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Treat yo' shelf with quick and easy one-of-a-kind bookends. Use this technique to convert any number of everyday objects – painted flowerpots, wide mugs, small vases – into a treasure for your bookcase. 

The trick with converting these items into bookends is making them heavy enough to push back against your impressive collection of literature. You can even personalize a plain item especially for your collection!

Materials


 

  1. Mug
  2. Plaster of Paris - enough to nearly fill the mug
  3. Brown Paint
  4. Permanent Marker
  5. Water
  6. Mixing Bowl (optional)

 

 

 

 

Directions

Pour the dry plaster into your mug.

Fill the mug with the dry powdered plaster, leaving enough room to add water and stir. Be sure to keep your container of plaster handy in case you need to add more as you mix to thicken it. If you choose to use a mixing bowl, transfer your dry plaster to your bowl now.

Add water to plaster and stir.

Add water a little at a time, stirring as you go, with your fingers or a spoon. Mix the water and plaster together until all lumps are well blended, and the mixture has the consistency of thick yogurt. If you have mixed your plaster in a separate bowl, pour the blended mixture into the mug a little at a time. If you choose to, mix more plaster and add it to fill your mug to a higher level.

Personalize, paint, and decorate.

Wipe the mug down with a damp paper towel to clean away any stray plaster dust or drips. Use a permanent marker to write a message across your mug, sketch a self-portrait, or doodle a design. Use brown paint to give your mug filling the appearance of coffee, tea, or hot chocolate.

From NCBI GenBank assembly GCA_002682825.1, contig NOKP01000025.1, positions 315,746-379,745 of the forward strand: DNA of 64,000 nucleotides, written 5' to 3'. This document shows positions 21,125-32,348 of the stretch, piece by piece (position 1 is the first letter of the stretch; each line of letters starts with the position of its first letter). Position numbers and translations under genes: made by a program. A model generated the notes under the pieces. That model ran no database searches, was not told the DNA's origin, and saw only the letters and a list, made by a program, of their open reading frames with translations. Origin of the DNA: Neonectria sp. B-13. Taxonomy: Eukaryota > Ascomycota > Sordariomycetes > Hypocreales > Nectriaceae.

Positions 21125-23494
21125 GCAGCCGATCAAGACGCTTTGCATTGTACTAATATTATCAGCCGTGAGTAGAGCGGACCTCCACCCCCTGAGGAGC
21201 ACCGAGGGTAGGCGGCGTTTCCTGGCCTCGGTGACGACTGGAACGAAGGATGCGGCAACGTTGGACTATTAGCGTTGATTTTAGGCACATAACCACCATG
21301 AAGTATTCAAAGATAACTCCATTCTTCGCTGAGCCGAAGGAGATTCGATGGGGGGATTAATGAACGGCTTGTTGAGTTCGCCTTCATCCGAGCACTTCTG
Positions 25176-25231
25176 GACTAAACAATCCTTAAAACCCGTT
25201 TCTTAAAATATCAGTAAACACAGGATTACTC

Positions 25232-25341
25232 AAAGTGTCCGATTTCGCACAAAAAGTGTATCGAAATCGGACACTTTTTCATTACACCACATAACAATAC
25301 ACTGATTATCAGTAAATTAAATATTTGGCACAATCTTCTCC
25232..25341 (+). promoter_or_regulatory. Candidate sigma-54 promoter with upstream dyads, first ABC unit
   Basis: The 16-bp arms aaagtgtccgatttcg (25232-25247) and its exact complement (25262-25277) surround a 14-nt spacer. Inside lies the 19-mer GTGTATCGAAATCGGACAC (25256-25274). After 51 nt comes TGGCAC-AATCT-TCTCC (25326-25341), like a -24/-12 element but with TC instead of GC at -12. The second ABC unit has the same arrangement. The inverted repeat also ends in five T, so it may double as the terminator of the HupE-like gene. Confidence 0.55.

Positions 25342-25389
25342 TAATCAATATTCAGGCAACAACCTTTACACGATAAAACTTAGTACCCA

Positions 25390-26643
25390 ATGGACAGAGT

Place your bookend and enjoy!

Set your new bookend on the shelf by your favorite books to show them off in style. The heavy, plaster-filled mug should now stand up to the pressure of your book collection.

Warning: Using this bookend as a paperweight is not recommended, as studies show you will eventually try to drink out of it and feel a bit silly.


Margaret Dunham's picture

Margaret Dunham

Margaret’s earliest memory is trying to get a plastic Playskool car up to 88 miles per hour. She lives in a beautiful DIY fortress about a stone’s throw from Peter Parker’s old digs in Queens. By day she writes full time for the City of New York and local nonprofit heroes; by night she spends her time crafting, writing, and kung fu fighting. Read all about it on her site The Fearless Gluestick.